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Fluoride in drinking water

This monograph on fluoride in drinking water for health workers and sanitary engineers focuses on the removal of excessive fluoride. The monograph begins with an overview on fluoride occurrence, geochemistry and exposure, followed by an assessment of human health risks of fluoride including skeletal and dental fluorosis. It then briefly discusses the derivation and application of the 1996 World Health Organization (WHO) guideline value (1.5 mg/l) for fluorides in water. The chapter on removal of excessive fluoride introduces the basic characterization of the removal methods. Then the most promising defluoridation methods are presented, one by one: bone charcoal, contact precipitation, Nalgonda, activated alumina and clay. It then gives an overview of the most commonly used primary analytical methods for laboratory determination of total fluoride in drinking-water. Finally the monograph provides a synthesis of reported information on fluoride exposure on a country-by-country basis. It outlines the health effects, fluoride levels recorded in drinking-water and also, where details are available, mitigation measures that have been used.

TitleFluoride in drinking water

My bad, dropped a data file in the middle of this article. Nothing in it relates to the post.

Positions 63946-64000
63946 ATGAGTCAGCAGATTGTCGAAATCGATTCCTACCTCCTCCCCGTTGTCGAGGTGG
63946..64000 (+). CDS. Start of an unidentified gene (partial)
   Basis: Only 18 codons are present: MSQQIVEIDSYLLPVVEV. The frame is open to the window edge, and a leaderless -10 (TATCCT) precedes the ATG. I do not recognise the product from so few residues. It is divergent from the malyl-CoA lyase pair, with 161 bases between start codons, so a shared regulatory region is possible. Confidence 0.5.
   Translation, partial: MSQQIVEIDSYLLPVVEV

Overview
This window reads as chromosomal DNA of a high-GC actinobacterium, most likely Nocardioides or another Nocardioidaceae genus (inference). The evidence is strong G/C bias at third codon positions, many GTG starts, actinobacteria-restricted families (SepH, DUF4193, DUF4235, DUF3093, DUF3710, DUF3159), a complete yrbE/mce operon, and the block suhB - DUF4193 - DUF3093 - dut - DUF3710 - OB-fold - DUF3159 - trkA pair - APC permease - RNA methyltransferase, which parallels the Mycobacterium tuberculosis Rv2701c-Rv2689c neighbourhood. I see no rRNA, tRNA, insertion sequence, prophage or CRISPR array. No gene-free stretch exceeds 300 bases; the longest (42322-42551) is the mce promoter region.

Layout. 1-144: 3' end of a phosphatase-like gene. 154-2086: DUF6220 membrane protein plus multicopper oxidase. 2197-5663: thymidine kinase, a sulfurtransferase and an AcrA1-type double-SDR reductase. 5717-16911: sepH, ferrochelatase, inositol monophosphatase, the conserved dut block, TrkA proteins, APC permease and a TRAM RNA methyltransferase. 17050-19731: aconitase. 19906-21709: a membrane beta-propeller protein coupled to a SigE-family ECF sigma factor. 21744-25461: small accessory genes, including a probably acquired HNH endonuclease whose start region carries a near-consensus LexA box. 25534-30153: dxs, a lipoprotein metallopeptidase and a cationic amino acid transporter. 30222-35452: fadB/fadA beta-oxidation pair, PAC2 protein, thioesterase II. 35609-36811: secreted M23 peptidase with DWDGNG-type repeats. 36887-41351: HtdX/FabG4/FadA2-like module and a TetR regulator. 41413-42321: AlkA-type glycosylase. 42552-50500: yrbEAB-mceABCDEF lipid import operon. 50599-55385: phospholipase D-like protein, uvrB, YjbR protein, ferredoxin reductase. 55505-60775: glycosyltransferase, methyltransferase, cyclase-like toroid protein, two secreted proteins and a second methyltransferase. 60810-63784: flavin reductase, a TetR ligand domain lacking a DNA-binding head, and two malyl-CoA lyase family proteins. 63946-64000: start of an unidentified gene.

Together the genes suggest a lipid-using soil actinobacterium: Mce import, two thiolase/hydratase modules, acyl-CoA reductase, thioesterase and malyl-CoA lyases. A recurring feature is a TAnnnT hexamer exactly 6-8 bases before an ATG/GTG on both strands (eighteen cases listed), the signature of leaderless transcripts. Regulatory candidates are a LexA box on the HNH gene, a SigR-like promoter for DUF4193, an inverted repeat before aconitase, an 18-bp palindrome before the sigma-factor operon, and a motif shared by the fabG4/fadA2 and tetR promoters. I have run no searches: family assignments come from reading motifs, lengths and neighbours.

Publication TypeBook
Year of Publication2006
AuthorsFawell, J., Bailey, K., Chilton, J., Dahi, E., Fewtrell, L., Magara, Y.
Paginationx, 134 p. : fig., tab.
Date Published2006-01-01
PublisherWorld Health Organization (WHO)
Place PublishedGeneva, Switzerland
ISBN Number9241563192
Keywordsalum, bones, charcoal, chemical precipitation, chemical quality, dental health, design criteria, fluoridation, fluoride removal, fluorides, health hazards, lime, nalgonda technique, quality guidelines, sdiwat, treatment costs
Abstract

This monograph on fluoride in drinking water for health workers and sanitary engineers focuses on the removal of excessive fluoride. The monograph begins with an overview on fluoride occurrence, geochemistry and exposure, followed by an assessment of human health risks of fluoride including skeletal and dental fluorosis. It then briefly discusses the derivation and application of the 1996 World Health Organization (WHO) guideline value (1.5 mg/l) for fluorides in water. The chapter on removal of excessive fluoride introduces the basic characterization of the removal methods. Then the most promising defluoridation methods are presented, one by one: bone charcoal, contact precipitation, Nalgonda, activated alumina and clay. It then gives an overview of the most commonly used primary analytical methods for laboratory determination of total fluoride in drinking-water. Finally the monograph provides a synthesis of reported information on fluoride exposure on a country-by-country basis. It outlines the health effects, fluoride levels recorded in drinking-water and also, where details are available, mitigation measures that have been used.

NotesIncludes references and index
Custom 1257, 203.3

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The copyright of the documents on this site remains with the original publishers. The documents may therefore not be redistributed commercially without the permission of the original publishers.